Wale hits the stage with Black Cobain on Tuesday at U Street Music Hall. (Photo by Josh Sisk/For the Washington Post)


Memorial Day is over. You’re back at the daily grind. If you spent the holiday at the beach, you wish you were still there. If you didn’t, you’re tired — read: jealous — of hearing your co-workers talk about it and wish you could have gone. Here’s the compromise: Head to VitaminWater Uncapped Live, the Brightest Young Things pop-up gallery/event space on 14th Street NW, for a midweek beach party. Marvin’s Neville C. and other DJs will be spinning surf rock, reggae and tropicalia for your dancing pleasure while classic surfing and beach-bunny films are projected on the walls and We, the Pizza hands out free food. Entry is free, though there will be raffles to raise money for the Surfrider Foundation, a nonprofit group that works for cleaner water and shorlines.

Aloe Blacc  excitedly jumped into hip-hop while still in his teens, and he immediately made a splash with partner DJ Exile. Since those days of ‘90s underground hip-hop, he became a progressive Left Coast MC and added soul and electronic excursions to his straight boom-bap. Then he reinvented himself as the son of Al Green and became a throwback soul star. He brings his Mos Def-meets-Stax Records style at Rock & Roll Hotel.


Detroit can claim to be an original hub for two very different forms of music: garage rock and techno. The Dirtbombs  have kicked out the garage rock jams for a few decades, but that doesn't mean they aren't fans of their hometown's other signature sound. On the recent "Party Store," the Dirtbombs pay tribute with a full album of Motor City techno classics given the garage rock treatment. Hear it burst to life at Rock & Roll Hotel.


Youth of Today roared out of the New York City hard-core scene in the mid-1980s, with buzz-saw guitars, neck-snapping tempo changes and an uncompromising message: Drugs and promiscuity are wrong. Going vegetarian is morally correct. You’re responsible for your own decisions. There are no gray areas. (The band’s debut was on a label called “Positive Force.”) Vocalist Ray Cappo, a.k.a. “Ray of Today,” went beyond mere sloganeering, though, espousing a clean-living, straight-edge lifestyle that influenced countless skaters, punk fans and bands drawn in by the energetic music and positive vibes, plus the fraternalistic all-ages shows. The band broke up in 1990, but its influence didn’t wane as the members joined other influential acts: Cappo formed the Hare Krishna hard-core band Shelter; guitarist John Porcelly played in Judge and then Shelter; bassist Walter Schreifels joined Gorilla Biscuits. Cappo and Porcelly reformed the not-so-young Youth of Today for a 2010 reunion tour, and the new lineup finds itself at U Street Music Hall this Friday. Just like the old days, it’s a daytime matinee (5 p.m. doors) for an all-ages crowd. Mid-’90s straight-edge band Mouthpiece, Give and Mob Mentality open at U Street Music Hall.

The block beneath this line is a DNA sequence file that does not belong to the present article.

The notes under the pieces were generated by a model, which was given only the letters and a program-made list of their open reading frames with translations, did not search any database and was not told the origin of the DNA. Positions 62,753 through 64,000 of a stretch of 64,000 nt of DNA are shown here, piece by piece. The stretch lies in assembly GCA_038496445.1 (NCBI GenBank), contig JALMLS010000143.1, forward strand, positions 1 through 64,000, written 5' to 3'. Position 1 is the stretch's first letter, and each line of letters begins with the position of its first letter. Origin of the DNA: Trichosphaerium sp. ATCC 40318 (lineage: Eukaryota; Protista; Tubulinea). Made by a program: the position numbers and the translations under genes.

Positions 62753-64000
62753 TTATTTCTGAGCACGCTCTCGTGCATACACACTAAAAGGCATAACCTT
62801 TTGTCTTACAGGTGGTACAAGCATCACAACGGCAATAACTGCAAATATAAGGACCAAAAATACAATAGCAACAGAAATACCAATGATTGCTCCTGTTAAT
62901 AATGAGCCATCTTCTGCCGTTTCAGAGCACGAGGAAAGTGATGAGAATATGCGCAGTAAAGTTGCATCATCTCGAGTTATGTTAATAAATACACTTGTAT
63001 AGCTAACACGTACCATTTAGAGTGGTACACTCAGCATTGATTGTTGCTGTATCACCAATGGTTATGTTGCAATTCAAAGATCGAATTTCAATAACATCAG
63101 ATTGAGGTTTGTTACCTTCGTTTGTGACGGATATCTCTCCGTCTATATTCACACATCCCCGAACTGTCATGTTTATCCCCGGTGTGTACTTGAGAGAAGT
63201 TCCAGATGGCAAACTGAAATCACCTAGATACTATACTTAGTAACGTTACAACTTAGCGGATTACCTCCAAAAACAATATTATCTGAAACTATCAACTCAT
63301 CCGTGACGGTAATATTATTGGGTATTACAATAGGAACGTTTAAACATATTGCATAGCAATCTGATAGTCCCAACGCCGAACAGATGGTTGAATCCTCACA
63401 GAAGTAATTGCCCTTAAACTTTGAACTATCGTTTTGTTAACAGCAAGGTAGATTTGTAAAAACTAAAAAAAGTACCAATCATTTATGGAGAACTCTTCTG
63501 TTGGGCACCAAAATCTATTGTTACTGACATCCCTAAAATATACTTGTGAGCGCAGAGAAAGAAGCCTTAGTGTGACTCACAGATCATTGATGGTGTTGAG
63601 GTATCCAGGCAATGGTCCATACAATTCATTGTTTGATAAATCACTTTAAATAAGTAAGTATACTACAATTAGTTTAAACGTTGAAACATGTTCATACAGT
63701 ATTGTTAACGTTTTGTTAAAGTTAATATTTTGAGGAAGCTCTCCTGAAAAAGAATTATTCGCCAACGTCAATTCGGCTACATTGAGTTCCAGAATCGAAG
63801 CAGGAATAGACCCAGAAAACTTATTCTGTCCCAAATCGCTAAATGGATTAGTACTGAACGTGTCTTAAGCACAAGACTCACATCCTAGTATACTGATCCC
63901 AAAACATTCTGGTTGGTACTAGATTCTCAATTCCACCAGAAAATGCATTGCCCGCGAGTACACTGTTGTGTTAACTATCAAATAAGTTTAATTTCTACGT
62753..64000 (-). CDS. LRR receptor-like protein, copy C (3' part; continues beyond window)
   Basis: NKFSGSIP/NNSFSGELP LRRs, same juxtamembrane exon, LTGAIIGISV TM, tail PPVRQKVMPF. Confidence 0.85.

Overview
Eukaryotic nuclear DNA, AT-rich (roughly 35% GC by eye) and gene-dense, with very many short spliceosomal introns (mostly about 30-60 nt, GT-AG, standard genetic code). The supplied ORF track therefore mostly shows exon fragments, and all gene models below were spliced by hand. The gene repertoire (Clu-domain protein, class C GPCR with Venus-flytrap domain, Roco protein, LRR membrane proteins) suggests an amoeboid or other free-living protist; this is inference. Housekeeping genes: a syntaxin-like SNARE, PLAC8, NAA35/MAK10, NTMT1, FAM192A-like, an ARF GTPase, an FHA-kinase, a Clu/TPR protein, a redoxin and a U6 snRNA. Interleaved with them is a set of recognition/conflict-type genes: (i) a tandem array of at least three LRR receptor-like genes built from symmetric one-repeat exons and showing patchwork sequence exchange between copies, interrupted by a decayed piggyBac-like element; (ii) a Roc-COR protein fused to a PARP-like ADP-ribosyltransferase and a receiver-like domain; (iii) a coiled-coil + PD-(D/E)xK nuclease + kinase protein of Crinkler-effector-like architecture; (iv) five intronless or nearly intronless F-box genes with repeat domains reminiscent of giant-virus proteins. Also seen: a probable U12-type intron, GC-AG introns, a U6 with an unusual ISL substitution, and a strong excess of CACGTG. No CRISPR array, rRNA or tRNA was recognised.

We’re not quite sure what to expect from the "inaugural" Sweet Tea Pumpkin Pie Festival , and we’re not sure there will be another one. But you have to admire the organizers' ambition. On Friday and Saturday an advertised 100-plus bands will perform at six U Street-area venues. Unless you pay very, very close attention to the local scene, you probably won’t recognize too many names -- none of these bands would get 9:30 Club or Black Cat headlining status. All the performances are free and at off-the-beaten-path venues such as Bella, Ghion, Queen Makeda, Dukem, Almaz and 1920. Shows run from noon to midnight both days, and since they are all free, you can wander around as much as you want.


The Barracudas weren’t much more than a minor blip on the U.K. pop radar screen during the early-’80s, and were best known for their early songs: “Summer Fun,” “Subway Surfin’,” “Surfers Are Back,” “I Wish It Could Be 1965 Again” — you get the idea. The songs were appropriately sunny and groovy, with the right amount of both garage rock punch and summery jangle. Maybe it was just convenient scheduling, but having the reunited surf-punk minor stars play in the District at the start of June — as we prepare for three months of hot, sticky weather — sure works out well. Bathing suits optional, but appropriate at Comet Ping Pong.


D.C. Rapper Wale is receiving plenty of attention lately for joining Rick Ross’s Maybach Music Group, particularly for his scene-stealing appearances on the crew’s recent “Self Made, Vol. 1” compilation. But he’s also the head of his own entourage, the Board of Administration. One of his most promising proteges is Black Cobain , a Virginia rapper with a Nirvana-loving name and a relaxed-yet-confident rapping style. Cobain showed plenty of promise on “Now,” his 2010 debut mixtape, and looks to up the ante with the new “Young, Gifted and Black.” Tuesday’s show at U Street Music Hall serves as the official release party for the collection, and both Wale and Cobain will take the stage.

Current popular music is all about getting your party on in the club, but at lots of clubs, folks aren’t actually partying. They have their bottle service and they’re posing and preening, but they're not actually partying, despite the pounding command to do so from the pumping music. Not at Good Life Tuesdays. It’s an out of the ordinary, early-week balance between flossing and going nuts on the dance floor. After a Good Life session with Jerome Baker III at Recess, you can pretty much chill on the weekend.